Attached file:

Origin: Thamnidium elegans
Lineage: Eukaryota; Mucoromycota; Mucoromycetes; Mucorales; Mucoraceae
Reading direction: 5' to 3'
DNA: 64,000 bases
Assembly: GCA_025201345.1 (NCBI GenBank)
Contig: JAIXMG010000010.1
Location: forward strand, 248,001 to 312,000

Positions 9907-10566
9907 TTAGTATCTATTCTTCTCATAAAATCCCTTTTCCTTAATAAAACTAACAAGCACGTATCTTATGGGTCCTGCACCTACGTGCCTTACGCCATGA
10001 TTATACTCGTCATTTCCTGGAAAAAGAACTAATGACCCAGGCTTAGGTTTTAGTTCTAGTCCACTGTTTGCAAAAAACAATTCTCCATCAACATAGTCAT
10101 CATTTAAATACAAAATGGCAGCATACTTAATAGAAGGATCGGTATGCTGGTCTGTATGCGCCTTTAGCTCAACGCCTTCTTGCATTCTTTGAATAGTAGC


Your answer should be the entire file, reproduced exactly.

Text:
Origin: Thamnidium elegans
Lineage: Eukaryota; Mucoromycota; Mucoromycetes; Mucorales; Mucoraceae
Reading direction: 5' to 3'
DNA: 64,000 bases
Assembly: GCA_025201345.1 (NCBI GenBank)
Contig: JAIXMG010000010.1
Location: forward strand, 248,001 to 312,000

Positions 9907-10566
9907 TTAGTATCTATTCTTCTCATAAAATCCCTTTTCCTTAATAAAACTAACAAGCACGTATCTTATGGGTCCTGCACCTACGTGCCTTACGCCATGA
10001 TTATACTCGTCATTTCCTGGAAAAAGAACTAATGACCCAGGCTTAGGTTTTAGTTCTAGTCCACTGTTTGCAAAAAACAATTCTCCATCAACATAGTCAT
10101 CATTTAAATACAAAATGGCAGCATACTTAATAGAAGGATCGGTATGCTGGTCTGTATGCGCCTTTAGCTCAACGCCTTCTTGCATTCTTTGAATAGTAGC